On Hurtigruten, day 6-7: North Cape and Kirkenes

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Arriving at Honningsvåg. Lovely location. It is a fishing town. Like most towns in Finnmark, it was burned to the ground in 1944 by retreating German troops and most of the population was forcibly evacuated. When the towns were rebuilt after the war, only six prototypes of houses were available, the guide said, which explains some of the architecture there. Colourful, though.

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Drying racks for stockfish. The fish hang outside from February to May, and are then exported. Outside Europe, the main importers for this fish are Brazil and Santo Domingo. We were bound for Nordkapp, a bus trip to the North Cape. Finally, an excursion for us! Expensive (990 NOK) but I really wanted to see it. Those passengers went dogsledding in Tromsø said it was great fun too, but we are just enjoying the trip as it is and there is so much to see! But Nordkapp I did want to visit, since were here already.

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Arriving at the North Cape, after half an hour on the bus. It is the most northern part of Europe. Beautful light. This is Knivskjellodden, the actual most north point.
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The globe at the North Cape, where we took pictures. It is on a 307 metre (1000 feet) plateau, and on a clear day the views are spectacular. Really cold wind, so we were glad we had bundled up in all our thermal wear.

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Leaving Honningsvåg. There are working fishing boats in all the harbours, and we have had wonderful fish on the ship: arctic char, halibut, salmon, trout, dogfish, cod, herring and more.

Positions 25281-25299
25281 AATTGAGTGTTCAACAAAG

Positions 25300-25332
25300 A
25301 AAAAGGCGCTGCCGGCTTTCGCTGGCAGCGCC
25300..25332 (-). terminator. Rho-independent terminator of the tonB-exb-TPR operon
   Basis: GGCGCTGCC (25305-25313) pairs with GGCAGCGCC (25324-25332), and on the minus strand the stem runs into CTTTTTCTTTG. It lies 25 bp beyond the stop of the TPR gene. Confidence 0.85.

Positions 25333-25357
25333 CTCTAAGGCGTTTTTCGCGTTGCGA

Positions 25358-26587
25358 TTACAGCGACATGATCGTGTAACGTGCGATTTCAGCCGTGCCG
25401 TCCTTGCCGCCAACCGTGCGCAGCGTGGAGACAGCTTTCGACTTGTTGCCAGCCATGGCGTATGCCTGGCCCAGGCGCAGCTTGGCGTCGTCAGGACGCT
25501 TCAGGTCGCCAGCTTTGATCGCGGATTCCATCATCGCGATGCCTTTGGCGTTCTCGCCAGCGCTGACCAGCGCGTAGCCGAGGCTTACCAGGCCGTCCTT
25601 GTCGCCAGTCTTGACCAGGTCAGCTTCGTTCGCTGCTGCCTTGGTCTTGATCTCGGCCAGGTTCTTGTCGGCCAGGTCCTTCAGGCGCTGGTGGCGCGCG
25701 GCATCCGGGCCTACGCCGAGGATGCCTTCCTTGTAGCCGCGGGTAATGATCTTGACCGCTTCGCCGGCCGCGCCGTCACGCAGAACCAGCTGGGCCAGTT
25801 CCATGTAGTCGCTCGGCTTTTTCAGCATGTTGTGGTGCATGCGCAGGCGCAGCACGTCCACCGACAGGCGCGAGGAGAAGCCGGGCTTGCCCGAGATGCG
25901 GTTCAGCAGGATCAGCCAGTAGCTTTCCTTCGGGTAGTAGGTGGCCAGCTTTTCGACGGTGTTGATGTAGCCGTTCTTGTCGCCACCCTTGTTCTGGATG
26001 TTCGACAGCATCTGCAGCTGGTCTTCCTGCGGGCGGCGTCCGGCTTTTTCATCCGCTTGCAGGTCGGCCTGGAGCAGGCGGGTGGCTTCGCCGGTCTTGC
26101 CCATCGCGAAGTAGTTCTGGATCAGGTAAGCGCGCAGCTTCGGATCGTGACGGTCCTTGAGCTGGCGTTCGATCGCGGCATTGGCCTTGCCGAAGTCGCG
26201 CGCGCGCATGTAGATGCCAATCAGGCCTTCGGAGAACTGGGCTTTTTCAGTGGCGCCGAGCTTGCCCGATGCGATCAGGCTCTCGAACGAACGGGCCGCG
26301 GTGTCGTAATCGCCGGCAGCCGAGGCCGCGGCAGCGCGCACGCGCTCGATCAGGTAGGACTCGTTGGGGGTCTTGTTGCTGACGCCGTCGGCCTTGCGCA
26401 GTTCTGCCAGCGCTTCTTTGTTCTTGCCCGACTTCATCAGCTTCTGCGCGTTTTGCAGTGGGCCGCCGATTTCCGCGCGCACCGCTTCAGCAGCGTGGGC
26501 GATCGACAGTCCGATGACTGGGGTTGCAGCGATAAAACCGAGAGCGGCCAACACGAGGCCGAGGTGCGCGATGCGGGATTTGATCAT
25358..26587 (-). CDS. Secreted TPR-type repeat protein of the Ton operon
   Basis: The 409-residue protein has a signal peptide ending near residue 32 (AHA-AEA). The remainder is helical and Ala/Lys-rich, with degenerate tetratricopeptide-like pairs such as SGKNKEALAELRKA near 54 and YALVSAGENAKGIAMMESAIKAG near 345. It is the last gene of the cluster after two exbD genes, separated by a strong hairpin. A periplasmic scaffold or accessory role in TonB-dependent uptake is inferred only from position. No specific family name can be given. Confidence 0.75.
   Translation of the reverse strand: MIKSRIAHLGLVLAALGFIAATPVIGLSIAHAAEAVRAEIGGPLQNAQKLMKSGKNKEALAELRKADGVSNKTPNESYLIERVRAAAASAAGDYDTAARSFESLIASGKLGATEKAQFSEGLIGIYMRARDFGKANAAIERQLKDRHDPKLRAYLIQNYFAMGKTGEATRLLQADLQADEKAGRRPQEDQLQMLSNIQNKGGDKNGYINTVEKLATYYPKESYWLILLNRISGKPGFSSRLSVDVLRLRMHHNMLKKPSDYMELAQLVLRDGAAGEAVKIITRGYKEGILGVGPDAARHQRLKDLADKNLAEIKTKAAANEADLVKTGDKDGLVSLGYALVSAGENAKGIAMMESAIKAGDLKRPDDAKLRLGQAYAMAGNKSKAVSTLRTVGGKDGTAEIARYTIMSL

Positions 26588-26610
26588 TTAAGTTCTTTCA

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Kongekrabbe: Russian king crab, which is an invasive species in the Barents sea. They are massive! A fisherman came on board with live ones, which we could hold. (I know, it is touristy…..) It was previously only found in the northern Pacific, from Japan to the Kamtchatka peninsula in Russia. It was intruduced to the Murmanskfjord by Soviet researchers to bolster food supplies and income generation fir the locals, but is spreading east and west. They are large and voracious, and destroy nets.

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King crab at the seafood buffet that evening, very tasty.

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Now we are in Kirkenes, where the ship has docked for a few hours before heading south again. Most passengers have gone into town or on excursions (dog sledding, ice hotel, Russian border) but we are having a slow peaceful morning on board (with fast wifi for once), as we both have a cold. Rather nice drinking coffee in the quiet lounge, seeing the occasional seal pop its head up in the slate grey water next to the ship.

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At 4AM this morning I had an automatic text from TIM, my Italian cellphone provider. “Benvenuti in Russia!” Welcome to Russia! And the Italian Ministry of Foreign Affairs also texted, welcoming me to Sochi and providing an energency number, if needed. More amusing in daylight than at four AM, I tell you. Here in Kirkenes, my phone still thinks I am in Russia. You can see why from the map.

Now the boat will head south again, but we still have five days more on our honeymoon on the Hurtigruten. They call it the cruise for people who do not like cruises, and I can see why. It is more like a nice ferry, but we are well looked after and the staff are so nice. Really relaxing and beautiful. Now I will go refill my coffe cup (endless coffee and tea with the coffee package, you buy the cup for 345 NOK , about 34 GBP) and will see what is happening on the Olympics. It is easy to spot the Norwegians on board, they are either knitting and/ or watching the Olympics.

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Any sign of a seal out there?

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